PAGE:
Slocum eases the reader on an adventure around the world, baiting us along with peaceful respect for the sea, and a love of sloitude. No hollywood storms or disasters. He is as good at story telling as he is at sailing. I would recommend his work to non-sailors and non-adventurers alike. This is a slice of history as he visits the South Pacific and South America in the 1800's, quietly cruising past a world just comming to grips with expansion into unknown cultures and countries. A wise "old Salt" and a teriffic story teller!
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on 24 February 2011
This book takes you on a facinating jouney to many wonderful ports & across vast oceans.In a boat that he constucted single handed over 13 months.
the authour is obviously a very human & humuorous man, which makes a very enjoyable read.The trip was made in a in a more innocent time in many ways,which adds to it's appeal.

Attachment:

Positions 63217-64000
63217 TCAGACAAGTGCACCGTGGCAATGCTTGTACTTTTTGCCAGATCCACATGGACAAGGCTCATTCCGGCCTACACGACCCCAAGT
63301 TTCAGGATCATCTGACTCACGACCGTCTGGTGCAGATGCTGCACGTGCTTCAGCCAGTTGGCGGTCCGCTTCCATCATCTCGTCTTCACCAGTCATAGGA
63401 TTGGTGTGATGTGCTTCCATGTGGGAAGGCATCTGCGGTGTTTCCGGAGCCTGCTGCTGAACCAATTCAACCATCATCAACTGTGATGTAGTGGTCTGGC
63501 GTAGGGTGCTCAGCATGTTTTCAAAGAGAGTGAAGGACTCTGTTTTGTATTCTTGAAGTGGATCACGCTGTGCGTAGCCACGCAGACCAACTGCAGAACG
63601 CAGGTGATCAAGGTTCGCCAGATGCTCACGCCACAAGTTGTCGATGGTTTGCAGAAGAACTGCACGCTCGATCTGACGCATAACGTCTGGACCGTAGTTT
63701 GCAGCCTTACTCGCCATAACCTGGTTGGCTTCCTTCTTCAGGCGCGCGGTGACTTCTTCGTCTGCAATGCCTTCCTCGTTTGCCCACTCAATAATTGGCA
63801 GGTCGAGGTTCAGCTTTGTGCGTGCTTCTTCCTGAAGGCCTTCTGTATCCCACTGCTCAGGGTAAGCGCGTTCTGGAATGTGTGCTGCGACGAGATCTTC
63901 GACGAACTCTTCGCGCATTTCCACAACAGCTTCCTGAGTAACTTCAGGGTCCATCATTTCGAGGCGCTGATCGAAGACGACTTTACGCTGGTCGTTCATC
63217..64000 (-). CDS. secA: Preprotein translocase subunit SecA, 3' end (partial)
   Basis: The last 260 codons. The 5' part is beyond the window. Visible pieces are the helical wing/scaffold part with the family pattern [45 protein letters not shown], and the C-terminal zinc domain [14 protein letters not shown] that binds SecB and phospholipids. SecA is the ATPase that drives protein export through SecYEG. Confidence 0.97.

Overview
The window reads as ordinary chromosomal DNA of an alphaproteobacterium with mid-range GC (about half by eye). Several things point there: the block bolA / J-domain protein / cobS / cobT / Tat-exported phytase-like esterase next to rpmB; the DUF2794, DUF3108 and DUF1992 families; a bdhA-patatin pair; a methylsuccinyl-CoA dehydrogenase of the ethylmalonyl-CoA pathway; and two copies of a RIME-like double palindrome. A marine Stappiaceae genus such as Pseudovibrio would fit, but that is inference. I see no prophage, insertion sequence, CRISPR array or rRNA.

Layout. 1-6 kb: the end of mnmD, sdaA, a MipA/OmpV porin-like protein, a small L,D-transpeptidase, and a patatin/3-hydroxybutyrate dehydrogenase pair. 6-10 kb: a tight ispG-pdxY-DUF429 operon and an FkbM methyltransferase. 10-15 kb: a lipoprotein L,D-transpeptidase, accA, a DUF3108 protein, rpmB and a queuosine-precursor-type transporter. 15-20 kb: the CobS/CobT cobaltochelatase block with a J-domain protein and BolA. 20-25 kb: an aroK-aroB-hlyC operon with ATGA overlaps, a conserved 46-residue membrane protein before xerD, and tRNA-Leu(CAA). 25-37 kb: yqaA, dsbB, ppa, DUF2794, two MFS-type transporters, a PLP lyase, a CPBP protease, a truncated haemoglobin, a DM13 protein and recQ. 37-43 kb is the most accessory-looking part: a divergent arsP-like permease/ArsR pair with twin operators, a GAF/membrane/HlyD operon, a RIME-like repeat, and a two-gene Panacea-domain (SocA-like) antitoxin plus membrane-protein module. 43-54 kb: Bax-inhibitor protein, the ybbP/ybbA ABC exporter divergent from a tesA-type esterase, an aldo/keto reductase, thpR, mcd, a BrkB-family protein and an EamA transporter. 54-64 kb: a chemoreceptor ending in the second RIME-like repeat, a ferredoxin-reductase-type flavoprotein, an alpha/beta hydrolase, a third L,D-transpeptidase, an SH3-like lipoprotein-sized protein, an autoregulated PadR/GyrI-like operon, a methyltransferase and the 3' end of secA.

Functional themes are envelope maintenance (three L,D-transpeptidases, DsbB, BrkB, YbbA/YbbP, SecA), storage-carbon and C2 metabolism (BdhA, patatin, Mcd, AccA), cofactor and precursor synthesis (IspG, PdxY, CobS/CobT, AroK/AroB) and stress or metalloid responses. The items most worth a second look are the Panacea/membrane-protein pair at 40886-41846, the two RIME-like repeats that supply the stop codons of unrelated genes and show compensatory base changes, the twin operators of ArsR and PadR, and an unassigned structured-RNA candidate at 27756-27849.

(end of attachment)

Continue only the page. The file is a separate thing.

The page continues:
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on 23 November 2007
After spending years commanding large merchant vessels, Capt Joshua Slocum completely rebuilds a 37 foot yacht and sets sail around the world in it. Slocum's grasp of the English language is exemplary as he describes his single-handed voyage around the world. The book is a fascinating insight into life 100 years ago when sailors were unable to use electronics for navigation, meteorology or helming and vessesls had to sail around the Capes as the "shortcut canals" (Panama and Suez) had not yet been constructed.
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on 27 April 2011
This is a classic sailing tale, by a man who did it. A good read and a must for any sailors library.
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on 13 November 2010
A tale of adventure and of different times and people (and fish). I loved this book for its pace, understatement and the descriptions of a different world. Truly an inspiring tale. How much do I need to save up before I can do my own circumnavigation?!
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on 12 April 2013